In the Eucharist therefore, we become what we eat. We develop a thankful attitude. We reverently approach God. We praise him for what he has done for us. In Christ, God satisfies our physical and spiritual hunger, feeds and enriches us with his grace. Christ says, “Take and eat. Take and drink.” He is saying to us, “I am your gift. Eat me and drink me. Have life through me.”  This calls for great thanksgiving from us. We are God’s people. He feeds us, strengthens and nourishes us in the Blessed Eucharist.

Let us act like Abraham. Let us be thankful. Let us show gratitude to God by receiving the Eucharist with reverence and awe. And He will keep blessing us now and forever. Amen. 

 

Mar. 31, 2017

JESUS TAKES, BLESSES, BREAKS AND GIVES 

After my ordination in 2006, I was teaching catechism to a young lady in the RCIA program. She had some hearing impairment. As we started discussing the Eucharist, we read the gospel passage of John 6:56, "Whoever eats my flesh and drinks my blood lives in me and I live in that person". My candidate didn't seem to understand that well enough. Then she asked me, "Reverend, are you telling me you will now live in me and I live in you?" I quickly told her no. "It's not me but that Jesus will live in you and you in Jesus through the Eucharist". Whether she understood that or not, I wasn't too sure. That was a surprise question indeed but each time I reflect on the Eucharist, I think of the implications of that statement. I think also of the reaction of the Jews on hearing such statement from Christ. Jesus tells us that eating and drinking his body and blood means uniting ourselves intimately with him- "live in me and I in you". That's what the solemnity of the Body and Blood of Christ commemorates. The catechism teaches that the Blessed Eucharist is a sacrament of the body and blood of Christ, in the appearance of bread and wine.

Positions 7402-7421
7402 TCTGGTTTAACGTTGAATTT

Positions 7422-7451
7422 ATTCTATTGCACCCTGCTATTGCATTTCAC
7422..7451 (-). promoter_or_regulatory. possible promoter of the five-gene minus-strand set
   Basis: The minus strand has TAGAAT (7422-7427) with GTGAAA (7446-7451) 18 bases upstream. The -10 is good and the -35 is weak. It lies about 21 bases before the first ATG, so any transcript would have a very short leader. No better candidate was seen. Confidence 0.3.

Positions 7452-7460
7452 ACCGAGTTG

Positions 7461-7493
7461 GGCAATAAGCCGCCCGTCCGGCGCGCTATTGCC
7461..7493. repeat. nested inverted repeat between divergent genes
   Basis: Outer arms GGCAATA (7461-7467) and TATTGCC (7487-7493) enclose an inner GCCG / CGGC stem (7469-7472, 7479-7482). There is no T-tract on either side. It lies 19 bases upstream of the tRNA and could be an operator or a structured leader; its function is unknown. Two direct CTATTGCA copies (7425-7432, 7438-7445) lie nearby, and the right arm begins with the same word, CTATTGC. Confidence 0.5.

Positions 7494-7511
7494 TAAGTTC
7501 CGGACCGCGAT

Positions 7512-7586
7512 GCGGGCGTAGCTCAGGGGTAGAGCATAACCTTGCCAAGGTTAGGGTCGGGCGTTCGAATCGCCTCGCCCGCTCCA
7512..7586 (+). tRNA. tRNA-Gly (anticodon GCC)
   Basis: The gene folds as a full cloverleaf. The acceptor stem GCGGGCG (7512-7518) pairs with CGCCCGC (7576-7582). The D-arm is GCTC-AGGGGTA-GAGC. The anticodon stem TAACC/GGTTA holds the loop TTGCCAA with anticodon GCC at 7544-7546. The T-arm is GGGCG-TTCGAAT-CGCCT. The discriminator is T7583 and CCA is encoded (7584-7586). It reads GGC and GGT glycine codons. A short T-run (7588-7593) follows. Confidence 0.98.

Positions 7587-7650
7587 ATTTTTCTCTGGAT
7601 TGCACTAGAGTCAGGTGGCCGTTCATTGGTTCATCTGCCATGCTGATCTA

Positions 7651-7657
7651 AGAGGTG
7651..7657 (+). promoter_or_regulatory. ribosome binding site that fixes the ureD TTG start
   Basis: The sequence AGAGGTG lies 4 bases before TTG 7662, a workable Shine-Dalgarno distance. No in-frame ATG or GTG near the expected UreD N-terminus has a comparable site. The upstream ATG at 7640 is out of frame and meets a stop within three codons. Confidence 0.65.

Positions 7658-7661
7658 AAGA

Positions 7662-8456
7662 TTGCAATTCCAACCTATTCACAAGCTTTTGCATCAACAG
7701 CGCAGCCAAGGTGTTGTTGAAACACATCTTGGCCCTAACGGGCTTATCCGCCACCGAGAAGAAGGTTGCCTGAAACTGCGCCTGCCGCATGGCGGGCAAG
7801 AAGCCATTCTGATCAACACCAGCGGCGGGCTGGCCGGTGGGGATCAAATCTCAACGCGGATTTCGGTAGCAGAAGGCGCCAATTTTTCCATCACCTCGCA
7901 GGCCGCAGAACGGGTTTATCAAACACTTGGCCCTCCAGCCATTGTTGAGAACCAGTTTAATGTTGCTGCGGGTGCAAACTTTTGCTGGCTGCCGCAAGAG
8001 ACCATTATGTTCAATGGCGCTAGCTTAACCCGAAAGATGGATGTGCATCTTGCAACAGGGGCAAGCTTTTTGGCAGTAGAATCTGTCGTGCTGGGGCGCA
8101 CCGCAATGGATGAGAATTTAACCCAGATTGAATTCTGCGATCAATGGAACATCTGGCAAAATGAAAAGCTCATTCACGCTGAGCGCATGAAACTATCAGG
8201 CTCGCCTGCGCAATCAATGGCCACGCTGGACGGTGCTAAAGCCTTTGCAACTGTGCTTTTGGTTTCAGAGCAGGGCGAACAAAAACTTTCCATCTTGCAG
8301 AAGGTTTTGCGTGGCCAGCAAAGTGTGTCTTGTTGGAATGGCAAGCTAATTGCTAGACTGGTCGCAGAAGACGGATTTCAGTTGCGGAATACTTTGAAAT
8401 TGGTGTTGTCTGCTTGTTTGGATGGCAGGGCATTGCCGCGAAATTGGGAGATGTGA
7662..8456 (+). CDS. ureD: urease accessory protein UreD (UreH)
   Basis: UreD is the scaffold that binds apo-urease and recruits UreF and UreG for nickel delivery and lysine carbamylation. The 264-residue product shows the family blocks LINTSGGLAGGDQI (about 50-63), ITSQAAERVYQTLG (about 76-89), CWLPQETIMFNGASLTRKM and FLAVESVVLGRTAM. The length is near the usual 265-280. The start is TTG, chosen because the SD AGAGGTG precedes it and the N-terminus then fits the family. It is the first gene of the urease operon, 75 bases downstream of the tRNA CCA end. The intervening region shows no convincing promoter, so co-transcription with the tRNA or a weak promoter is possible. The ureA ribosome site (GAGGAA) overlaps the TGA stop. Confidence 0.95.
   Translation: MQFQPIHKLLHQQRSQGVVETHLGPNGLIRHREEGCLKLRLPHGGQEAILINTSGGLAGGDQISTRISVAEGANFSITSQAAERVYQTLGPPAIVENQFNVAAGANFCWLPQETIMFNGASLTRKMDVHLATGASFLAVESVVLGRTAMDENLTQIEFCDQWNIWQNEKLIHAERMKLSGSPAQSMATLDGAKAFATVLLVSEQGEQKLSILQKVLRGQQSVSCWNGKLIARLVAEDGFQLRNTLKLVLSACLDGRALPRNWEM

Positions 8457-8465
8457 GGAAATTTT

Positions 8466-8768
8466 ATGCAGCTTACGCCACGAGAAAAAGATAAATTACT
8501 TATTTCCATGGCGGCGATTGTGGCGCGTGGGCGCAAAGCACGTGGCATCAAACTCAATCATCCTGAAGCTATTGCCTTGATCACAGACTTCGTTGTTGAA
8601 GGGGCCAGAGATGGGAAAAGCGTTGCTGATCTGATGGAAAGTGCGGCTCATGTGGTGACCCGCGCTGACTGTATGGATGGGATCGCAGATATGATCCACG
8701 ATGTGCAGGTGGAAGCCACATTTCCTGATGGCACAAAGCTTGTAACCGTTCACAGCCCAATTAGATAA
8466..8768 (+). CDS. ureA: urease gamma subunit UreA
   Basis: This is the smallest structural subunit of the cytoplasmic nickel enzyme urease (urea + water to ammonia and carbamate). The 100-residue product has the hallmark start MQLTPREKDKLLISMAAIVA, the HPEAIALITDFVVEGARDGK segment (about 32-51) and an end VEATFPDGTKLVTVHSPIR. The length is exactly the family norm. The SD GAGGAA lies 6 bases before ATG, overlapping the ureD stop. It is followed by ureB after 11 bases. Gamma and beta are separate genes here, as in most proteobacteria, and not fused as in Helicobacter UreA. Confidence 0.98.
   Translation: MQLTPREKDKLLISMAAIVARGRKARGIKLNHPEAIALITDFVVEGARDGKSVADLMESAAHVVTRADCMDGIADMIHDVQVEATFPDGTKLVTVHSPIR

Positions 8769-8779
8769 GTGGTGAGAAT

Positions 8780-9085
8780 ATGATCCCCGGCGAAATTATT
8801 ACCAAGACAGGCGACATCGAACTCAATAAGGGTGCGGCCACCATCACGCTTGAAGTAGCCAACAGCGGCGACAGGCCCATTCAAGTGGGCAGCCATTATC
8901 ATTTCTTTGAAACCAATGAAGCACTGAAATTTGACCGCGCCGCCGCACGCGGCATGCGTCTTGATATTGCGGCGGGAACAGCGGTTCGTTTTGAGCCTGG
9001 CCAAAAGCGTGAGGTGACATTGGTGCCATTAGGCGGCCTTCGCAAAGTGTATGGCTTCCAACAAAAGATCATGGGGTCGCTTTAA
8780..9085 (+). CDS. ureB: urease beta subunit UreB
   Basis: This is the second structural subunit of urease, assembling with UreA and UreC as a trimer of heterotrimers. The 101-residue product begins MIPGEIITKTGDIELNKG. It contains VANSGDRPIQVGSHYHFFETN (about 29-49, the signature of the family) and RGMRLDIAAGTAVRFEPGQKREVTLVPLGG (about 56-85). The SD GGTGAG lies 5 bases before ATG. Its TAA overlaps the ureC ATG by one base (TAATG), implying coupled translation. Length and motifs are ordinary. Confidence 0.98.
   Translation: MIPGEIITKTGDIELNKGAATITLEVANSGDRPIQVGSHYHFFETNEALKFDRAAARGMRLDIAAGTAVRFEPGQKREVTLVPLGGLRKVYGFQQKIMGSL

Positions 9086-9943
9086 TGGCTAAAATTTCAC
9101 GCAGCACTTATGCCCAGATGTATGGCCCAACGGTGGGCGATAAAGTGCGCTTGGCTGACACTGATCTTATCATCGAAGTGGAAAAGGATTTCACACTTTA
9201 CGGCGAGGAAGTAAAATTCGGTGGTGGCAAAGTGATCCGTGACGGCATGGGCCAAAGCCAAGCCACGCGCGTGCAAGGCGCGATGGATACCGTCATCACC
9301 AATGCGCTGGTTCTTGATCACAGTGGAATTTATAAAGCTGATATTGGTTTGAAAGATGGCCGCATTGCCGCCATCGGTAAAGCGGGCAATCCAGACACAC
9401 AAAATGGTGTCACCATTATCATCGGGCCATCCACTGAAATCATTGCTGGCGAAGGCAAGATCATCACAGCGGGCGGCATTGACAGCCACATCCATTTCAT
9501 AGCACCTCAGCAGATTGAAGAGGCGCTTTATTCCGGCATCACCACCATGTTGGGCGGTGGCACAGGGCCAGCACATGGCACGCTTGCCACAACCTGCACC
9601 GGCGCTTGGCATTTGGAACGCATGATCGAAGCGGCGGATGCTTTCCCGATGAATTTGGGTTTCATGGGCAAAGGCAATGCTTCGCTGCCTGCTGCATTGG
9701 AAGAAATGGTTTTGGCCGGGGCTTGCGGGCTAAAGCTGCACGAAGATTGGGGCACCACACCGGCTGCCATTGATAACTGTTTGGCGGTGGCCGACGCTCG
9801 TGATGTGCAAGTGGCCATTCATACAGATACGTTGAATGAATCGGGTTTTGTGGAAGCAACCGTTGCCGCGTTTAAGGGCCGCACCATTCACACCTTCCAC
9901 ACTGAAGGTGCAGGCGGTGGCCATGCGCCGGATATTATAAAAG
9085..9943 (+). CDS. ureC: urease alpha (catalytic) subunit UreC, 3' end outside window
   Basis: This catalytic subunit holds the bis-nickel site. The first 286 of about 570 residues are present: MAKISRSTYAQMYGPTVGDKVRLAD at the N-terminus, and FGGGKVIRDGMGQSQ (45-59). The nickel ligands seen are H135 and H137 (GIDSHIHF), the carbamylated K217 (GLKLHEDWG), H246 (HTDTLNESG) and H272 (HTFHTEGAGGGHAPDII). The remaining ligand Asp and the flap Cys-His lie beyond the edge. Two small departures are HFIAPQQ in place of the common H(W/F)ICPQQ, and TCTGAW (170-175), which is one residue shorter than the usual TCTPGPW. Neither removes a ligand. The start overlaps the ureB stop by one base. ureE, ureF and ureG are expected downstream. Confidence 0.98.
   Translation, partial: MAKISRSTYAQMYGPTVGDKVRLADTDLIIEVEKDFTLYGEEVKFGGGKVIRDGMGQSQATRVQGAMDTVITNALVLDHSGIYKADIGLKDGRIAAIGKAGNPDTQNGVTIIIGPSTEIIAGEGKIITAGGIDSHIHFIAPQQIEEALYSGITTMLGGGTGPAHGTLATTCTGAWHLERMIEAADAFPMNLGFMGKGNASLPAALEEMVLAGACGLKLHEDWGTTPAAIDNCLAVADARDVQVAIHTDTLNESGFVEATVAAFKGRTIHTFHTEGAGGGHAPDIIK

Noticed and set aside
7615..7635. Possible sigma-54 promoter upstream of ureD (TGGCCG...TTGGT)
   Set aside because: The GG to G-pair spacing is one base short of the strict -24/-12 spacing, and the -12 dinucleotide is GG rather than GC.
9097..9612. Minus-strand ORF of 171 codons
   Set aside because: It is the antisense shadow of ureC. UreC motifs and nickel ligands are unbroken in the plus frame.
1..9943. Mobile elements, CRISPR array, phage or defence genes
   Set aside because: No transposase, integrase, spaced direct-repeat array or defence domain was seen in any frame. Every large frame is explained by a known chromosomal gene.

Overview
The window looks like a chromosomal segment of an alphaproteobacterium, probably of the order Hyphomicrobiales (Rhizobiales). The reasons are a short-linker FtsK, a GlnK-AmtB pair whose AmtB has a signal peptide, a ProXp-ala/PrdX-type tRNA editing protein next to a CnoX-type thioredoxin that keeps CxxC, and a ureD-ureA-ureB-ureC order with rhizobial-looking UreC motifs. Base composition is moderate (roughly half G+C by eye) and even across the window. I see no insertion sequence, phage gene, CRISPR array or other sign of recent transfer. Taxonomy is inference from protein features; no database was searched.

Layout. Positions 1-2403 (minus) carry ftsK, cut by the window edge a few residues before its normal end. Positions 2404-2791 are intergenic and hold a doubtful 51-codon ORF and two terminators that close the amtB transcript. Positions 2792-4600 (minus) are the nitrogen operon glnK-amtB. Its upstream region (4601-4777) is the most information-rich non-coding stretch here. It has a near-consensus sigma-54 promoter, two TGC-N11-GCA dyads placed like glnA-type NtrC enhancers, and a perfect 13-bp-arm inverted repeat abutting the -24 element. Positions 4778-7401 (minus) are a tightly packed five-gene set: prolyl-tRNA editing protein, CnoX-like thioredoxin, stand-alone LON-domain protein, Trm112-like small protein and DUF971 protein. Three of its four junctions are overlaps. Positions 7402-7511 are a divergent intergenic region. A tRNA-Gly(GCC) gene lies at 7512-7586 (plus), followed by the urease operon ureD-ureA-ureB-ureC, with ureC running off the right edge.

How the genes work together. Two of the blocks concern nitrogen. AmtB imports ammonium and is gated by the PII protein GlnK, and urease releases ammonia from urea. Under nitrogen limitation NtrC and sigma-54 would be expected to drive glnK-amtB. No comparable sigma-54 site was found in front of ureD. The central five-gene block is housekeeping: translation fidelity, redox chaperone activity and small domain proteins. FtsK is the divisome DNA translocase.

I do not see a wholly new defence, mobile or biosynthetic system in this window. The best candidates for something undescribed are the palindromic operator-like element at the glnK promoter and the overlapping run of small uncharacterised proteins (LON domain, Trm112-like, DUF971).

The first reading of today takes our attention back to the actions of Melchizedek the "king of Salem". Not much is known about Melchizedek, we're only told he was the king of Salem. He was not a Hebrew. Melchizedek brought out bread and wine and performed a priestly act. Scripture says of Melkchizedek, "...and being a priest of God Most High, he blessed Abram". Melchizedek is known as a high priest of the Old Testament. In Melchizedek's action, the church recognizes a prefigurement of the simple meal Jesus gave us to remember.The Psalm mentions Melchizedek again in reference to the priesthood thus, "You are a priest for ever, in the order of Melchizedek" (Ps.110:1). 

In Luke's gospel for today's feast, one wonders the relationship between the Eucharist and Jesus' feeding of the hungry crowds. The narrative needs a deeper understanding; that Jesus alone can fulfill the deepest desires of the human soul. Luke takes us beyond satisfaction of the physical hunger of Jesus' followers. The disciples recognize hunger in the people but are unable to solve their spiritual problem. They seek human solution when they say, "Unless we ourselves go and buy food for all these people". They recognize the external hunger, Jesus takes care of the internal. He performs a priestly act that is similar to what Melchizedek did. "Then taking the five loaves and the two fish, and looking up to heaven, he said the blessing over them, broke them, and gave them to the disciples..." (Lk.9:16). They people ate and were satisfied from the food given to them by Jesus. 

This fulfills an important aspect of the Blessed Eucharist. It is an act of thanksgiving (cf. CCC 1328). The Eucharist is an expression of God's generosity to mankind. It brings satisfaction to those who receive it. Jesus, did not cling to his equality with God. He emptied himself on the cross for us to have life. He gave us himself.